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Photo by: Mustafa Saeed. All Rights Reserved

Ten new grantees for the 2016 Arab Documentary Photography Program

10 Jun, 2016 

The Arab Fund for Arts and Culture -AFAC, Prince Claus Fund -PCF and Magnum Foundation -MF are happy to announce the selection of the newest group of grantees for the third cycle of the Arab Documentary Photography Program – ADPP.  


The third call for ADPP applications opened on February 1st and closed on May 1st. We received 100 applications from 17 Arab countries including Algeria, Bahrain, Egypt, Iraq, Jordan, Kuwait, Lebanon, Libya, Morocco, Oman, Palestine, Saudi Arabia, Sudan, Syria, Tunisia, UAE and Yemen.  


A three-membered jury was called upon to review the applications and choose the best projects to support. This year’s jurors were Zeina Arida, director of the Sursock Museum, Susan Meiselas, photographer and President of the Magnum Foundation, and Tarek Al-Ghoussein, artist and Professor of Visual Art at New York University Abu Dhabi.  


The selected photographers will receive a production grant and benefit from two intensive workshops to be held in Beirut, as well as a 6-month mentorship program to oversee the development of their individual project.  


Furthermore, ADPP will explore opportunities for engaging wider viewership and enhancing the visibility of the selected projects in selected venues within and outside the region. 


Visit the program's website: arabdocphotography.org




The jurors of ADPP Program held a meeting in Beirut on June 1st and selected ten projects: Egypt (3), Lebanon (2), Jordan (1), Algeria (1), Saudi Arabia (1), Morocco (1) and Sudan (1). This was their statement:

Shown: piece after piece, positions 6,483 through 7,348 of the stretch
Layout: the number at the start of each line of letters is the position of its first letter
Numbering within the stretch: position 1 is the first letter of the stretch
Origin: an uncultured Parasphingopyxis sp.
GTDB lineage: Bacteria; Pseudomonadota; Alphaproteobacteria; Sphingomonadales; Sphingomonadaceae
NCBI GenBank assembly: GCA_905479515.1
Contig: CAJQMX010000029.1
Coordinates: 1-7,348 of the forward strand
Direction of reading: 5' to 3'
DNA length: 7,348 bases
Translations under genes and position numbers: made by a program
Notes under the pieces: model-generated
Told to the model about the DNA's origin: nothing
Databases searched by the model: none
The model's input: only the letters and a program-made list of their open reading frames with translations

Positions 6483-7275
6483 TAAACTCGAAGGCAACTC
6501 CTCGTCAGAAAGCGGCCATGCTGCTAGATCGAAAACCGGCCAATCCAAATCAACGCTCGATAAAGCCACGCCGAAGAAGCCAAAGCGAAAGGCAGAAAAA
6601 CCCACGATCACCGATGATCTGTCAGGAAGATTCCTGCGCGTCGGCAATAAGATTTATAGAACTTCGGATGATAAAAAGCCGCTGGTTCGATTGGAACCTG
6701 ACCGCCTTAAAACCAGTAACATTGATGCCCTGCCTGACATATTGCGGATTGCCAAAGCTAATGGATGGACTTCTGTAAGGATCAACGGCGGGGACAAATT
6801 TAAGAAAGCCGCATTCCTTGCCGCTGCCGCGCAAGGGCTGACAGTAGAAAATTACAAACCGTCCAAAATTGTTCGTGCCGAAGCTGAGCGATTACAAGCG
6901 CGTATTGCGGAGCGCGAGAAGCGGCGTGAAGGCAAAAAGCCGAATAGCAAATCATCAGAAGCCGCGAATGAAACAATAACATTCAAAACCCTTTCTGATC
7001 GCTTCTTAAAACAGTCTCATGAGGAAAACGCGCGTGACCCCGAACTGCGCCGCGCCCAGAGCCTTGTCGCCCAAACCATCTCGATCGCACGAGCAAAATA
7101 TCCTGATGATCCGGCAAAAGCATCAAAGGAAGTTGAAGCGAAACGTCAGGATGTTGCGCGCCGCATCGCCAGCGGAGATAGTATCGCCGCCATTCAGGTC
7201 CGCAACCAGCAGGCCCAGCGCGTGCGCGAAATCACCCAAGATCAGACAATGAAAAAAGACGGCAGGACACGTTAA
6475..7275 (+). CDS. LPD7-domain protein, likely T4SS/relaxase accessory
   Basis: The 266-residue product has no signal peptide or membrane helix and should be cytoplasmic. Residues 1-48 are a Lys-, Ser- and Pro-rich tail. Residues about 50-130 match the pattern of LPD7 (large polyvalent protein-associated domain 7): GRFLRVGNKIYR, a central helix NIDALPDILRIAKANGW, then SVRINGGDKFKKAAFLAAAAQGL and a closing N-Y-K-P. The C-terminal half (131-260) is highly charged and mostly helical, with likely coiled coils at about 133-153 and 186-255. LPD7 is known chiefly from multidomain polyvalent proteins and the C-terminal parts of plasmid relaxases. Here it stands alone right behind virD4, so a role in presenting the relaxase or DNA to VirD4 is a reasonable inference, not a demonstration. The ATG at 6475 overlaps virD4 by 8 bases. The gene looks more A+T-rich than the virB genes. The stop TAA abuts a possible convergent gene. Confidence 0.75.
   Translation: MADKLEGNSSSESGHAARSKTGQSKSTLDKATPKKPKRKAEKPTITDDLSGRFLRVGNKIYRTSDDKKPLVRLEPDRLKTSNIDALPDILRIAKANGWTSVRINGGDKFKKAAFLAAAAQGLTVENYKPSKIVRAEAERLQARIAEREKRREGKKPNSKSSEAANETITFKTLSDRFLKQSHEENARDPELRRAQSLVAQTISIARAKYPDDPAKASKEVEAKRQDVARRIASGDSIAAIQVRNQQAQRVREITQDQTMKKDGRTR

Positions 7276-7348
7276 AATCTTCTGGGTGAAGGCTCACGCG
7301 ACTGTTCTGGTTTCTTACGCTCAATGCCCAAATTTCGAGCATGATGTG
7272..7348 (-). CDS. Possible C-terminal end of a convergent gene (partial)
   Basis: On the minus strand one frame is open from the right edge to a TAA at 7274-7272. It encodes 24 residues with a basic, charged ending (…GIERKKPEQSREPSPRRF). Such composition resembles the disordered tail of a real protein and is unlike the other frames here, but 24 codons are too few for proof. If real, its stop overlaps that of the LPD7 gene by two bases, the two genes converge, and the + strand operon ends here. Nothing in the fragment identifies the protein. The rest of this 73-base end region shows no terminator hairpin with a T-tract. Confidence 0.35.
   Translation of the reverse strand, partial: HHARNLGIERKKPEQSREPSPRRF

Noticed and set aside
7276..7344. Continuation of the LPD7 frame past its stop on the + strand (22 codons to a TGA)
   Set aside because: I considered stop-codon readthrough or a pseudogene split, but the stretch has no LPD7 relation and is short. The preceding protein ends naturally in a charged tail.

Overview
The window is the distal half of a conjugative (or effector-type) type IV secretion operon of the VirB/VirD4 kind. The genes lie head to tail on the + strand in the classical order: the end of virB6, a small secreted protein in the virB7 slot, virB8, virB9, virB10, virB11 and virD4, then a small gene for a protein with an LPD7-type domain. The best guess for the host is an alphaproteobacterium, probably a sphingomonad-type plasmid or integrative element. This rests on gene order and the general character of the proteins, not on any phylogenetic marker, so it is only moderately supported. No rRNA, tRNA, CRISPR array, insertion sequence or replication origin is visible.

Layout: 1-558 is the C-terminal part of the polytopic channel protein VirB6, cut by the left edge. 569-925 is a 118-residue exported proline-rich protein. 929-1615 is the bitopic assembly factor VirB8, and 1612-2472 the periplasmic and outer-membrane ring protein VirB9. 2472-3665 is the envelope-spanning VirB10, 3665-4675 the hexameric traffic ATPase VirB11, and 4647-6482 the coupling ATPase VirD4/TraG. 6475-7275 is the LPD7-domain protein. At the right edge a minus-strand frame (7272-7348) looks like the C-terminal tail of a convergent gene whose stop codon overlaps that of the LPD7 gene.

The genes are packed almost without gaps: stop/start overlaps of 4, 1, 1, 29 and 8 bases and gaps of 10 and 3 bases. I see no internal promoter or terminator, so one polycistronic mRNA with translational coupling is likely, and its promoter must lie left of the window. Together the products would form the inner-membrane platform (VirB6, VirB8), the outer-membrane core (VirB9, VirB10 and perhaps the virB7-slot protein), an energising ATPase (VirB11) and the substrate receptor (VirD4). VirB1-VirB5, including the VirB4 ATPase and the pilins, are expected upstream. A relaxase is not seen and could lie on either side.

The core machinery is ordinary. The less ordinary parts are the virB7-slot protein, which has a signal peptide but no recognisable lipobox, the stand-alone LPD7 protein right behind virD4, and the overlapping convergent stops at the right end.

The Jury for the 2016 Arab Documentary Photography Program selected 10 projects from an open call with over 100 proposals from 17 countries, launching the third cycle of the program. Once again, we were pleased to see a wide variety of approaches to be explored within the genre of Documentary Photography. This ranges from a classic approach in Black and White focusing on a deserted mine in Morocco in “Bribes de Vie” to a narrative account, but this time in color, about disappearance of public spaces in Lebanon in “Dalieh; on the Edge”, in contrast to a more conceptual approach utilizing collage and text with the project “Hide and Seek” about graveyards as playgrounds for children in Egypt.


There was a great diversity in the topics addressed as well. The spectrum of themes moves from the extremely personal such as in “Beyond Sacrifice” which explores the lives of celibate women in Lebanon, to wider issues such as “Infertile Crescent” which will document the ecological effects of the controversial Red - Dead Sea pipeline.”




Post-revolutionary social change in Egypt by Mostafa Bassim (Egypt) 
Infertile Crescent by Nadia Bseiso (Jordan) 
Loss by Hadeer Mahmoud (Egypt) 
Hide and Seek by Sara Sallam (Egypt) 
El Houma by Youcef Krache (Algeria) 
Dalieh; On the Edge by Roy Saade (Lebanon) 
Beyond Sacrifice by Carmen Yahchouchi (Lebanon) 
Bribes de Vie by Mehdy Mariouch (Morocco) 
Who Said White Is Better? by Muhammad Salah (Sudan)


For the full press release with detailed bios of the Jurors, the program’s advisors and coordinators >>

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